LADYTRON'S REUBEN WU at Fez Batik (129 Peter), Friday (October 25). $15, advance $10. www.emperornorton.com.It's impossible not to have mixed emotions about the over-hyped electroclash movement.
While it has opened up a much-needed avenue for experimentation, it was defined and packaged so quickly and aggressively that much of the potential of its re-examination of 80s new wave and electro has been swamped by a sea of similar-sounding acts.
Liverpool's Ladytron are one of the pre-electroclash bands that unwittingly got swept into the category. Unfortunately, while their first single, He Took Her To A Movie, sounded revolutionary in 1999, the same formula is all too familiar these days.
"People interested in the band know that we were there before everyone else, making this kind of music with these kinds of sounds," Reuben Wu, founding member and touring DJ of the band, insists.
"The problem is that much of what's coming out now seems like a diluted impression of our sound. It takes the very easily noticed aspects of our music -- the octave bass lines, the synth sounds, the drum machine sounds, the icy-cold vocals -- and uses them as a blueprint for creating a tune.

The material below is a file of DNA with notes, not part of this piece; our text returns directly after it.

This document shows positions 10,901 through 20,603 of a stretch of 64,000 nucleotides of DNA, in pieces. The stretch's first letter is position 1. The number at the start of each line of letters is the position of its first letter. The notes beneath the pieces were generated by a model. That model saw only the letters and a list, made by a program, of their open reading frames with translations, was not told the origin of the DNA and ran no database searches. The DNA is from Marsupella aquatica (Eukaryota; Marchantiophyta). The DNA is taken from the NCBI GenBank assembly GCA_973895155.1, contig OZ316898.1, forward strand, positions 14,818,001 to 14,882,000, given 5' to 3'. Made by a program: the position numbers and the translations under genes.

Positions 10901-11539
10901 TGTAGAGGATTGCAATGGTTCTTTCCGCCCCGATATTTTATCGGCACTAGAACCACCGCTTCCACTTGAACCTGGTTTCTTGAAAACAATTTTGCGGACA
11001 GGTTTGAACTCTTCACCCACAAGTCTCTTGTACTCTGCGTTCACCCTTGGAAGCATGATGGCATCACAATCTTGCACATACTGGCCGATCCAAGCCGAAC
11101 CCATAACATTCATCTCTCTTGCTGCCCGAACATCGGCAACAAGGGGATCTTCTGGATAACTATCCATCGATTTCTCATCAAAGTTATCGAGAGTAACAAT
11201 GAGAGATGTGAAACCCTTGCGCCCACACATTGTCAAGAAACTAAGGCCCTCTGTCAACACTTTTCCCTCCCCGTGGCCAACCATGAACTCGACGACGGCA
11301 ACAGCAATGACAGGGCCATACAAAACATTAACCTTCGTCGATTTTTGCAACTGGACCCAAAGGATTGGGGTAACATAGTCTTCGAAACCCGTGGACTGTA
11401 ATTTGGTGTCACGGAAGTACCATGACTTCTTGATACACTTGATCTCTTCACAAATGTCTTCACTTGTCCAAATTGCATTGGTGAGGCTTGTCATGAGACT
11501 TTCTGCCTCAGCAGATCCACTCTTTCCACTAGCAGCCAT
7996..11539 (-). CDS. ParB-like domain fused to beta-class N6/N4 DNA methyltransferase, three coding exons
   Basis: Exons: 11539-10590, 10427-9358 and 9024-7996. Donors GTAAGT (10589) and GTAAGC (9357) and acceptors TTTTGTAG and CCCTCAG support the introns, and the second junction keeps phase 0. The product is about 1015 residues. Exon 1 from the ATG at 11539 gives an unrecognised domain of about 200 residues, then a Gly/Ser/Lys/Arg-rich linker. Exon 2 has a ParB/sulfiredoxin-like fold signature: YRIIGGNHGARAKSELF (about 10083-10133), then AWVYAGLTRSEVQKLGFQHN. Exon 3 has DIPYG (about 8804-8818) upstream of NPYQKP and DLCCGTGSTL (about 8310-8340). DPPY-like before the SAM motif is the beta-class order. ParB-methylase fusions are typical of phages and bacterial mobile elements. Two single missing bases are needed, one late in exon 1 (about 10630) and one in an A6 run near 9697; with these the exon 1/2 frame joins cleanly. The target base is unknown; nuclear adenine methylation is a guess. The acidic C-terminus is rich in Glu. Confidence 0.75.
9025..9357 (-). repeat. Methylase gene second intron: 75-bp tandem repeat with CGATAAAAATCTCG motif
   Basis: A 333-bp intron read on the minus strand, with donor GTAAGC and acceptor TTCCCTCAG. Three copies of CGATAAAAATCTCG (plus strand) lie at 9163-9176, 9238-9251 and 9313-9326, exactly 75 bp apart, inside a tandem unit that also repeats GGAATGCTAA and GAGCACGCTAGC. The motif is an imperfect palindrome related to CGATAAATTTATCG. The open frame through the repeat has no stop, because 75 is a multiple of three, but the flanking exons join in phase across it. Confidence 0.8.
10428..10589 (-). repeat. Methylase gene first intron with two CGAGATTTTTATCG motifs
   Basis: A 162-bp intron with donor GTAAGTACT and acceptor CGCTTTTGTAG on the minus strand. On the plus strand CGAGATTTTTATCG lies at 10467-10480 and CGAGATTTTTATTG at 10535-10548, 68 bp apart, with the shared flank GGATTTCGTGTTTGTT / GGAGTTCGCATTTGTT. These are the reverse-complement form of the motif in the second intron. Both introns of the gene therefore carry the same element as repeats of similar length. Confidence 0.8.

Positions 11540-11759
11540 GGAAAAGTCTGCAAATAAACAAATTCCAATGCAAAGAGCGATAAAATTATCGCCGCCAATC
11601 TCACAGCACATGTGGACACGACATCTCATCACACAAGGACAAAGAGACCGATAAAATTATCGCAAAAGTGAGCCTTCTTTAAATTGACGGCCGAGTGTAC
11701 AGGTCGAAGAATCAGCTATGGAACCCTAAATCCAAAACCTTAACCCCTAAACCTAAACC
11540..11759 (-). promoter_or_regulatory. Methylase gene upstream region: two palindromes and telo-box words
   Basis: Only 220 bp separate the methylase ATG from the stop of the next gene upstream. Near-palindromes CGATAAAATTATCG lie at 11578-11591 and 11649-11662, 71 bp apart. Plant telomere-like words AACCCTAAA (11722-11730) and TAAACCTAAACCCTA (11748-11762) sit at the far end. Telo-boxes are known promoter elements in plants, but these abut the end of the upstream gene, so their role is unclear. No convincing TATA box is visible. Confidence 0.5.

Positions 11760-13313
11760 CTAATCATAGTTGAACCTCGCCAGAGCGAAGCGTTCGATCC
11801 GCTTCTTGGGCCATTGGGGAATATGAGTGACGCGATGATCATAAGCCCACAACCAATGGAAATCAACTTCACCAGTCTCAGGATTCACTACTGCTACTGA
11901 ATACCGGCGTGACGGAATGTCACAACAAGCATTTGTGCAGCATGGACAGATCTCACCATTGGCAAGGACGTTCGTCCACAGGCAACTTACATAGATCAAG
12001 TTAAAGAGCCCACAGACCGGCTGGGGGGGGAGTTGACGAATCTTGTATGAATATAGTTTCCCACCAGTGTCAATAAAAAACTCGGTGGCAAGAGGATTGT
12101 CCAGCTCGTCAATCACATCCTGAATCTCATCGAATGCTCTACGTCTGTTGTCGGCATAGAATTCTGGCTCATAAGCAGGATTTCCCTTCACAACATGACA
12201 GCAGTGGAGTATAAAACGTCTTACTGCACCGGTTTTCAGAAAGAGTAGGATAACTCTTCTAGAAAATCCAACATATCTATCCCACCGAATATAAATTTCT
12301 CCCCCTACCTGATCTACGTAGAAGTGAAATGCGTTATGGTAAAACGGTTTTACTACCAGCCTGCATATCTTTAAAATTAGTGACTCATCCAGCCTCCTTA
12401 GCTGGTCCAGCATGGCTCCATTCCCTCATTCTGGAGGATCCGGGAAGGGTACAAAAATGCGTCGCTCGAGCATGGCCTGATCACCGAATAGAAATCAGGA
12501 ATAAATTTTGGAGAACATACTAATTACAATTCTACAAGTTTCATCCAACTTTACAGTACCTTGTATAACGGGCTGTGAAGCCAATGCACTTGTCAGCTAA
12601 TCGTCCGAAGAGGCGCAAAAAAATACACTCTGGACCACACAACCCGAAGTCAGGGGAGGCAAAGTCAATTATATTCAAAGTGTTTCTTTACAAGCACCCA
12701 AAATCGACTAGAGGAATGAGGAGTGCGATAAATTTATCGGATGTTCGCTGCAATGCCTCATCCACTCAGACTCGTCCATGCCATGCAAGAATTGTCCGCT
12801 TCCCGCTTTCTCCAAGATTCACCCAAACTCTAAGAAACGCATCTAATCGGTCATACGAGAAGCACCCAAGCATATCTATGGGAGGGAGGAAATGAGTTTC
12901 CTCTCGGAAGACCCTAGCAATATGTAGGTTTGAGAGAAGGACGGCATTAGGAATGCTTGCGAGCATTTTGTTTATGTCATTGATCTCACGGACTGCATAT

"The difference with us is that we actually have songs and we're a real band. We play everything live."
And they use very little sequencing or computer power to make their robot music. They're now breaking in a drummer and bass player so they can dispense with the drum machines completely.
Their live capabilities make me want to ask, why are they sending one of their members out to DJ tour when they could play gigs?
"DJing has always been part of the band -- it's basically how I got involved. I started out as a DJ in Sheffield and Liverpool, and this is actually my first band. When I first met up with Danny (Hunt, co-founder of the band), I was frustrated as a DJ and was taking a break from it. The competitiveness killed my enjoyment of it.
"I like to play stuff that's not normally played in dance clubs, to do stuff that's unpredictable but at the same time will make people dance. Basically, what I'll play is formed around the backbone of electro -- stuff like Cabaret Voltaire and punk funk like Gang of Four. I'm not afraid of guitars."
One of the positive aspects of the new new wave is that this style of eclectic, era-hopping DJing now has a bigger audience. Club nights are popping up all over that focus on a wide variety of music while interest in conventional dance beats continues shrinking, forcing even mainstream DJs to dig deeper.
"There are so many clubs out there that play the same kind of music all night, which, as we can see with all the super-clubs closing down in the UK, people just aren't interested in any more. Now you're seeing other kinds of clubs starting up -- for instance, Trash, in London -- where they play all kinds of music. It's making people more open-minded. There's less of a social barrier between types of music.
"It's like a school disco, a whole mix of things that you like all in one DJ set. It keeps everyone refreshed and excited about it."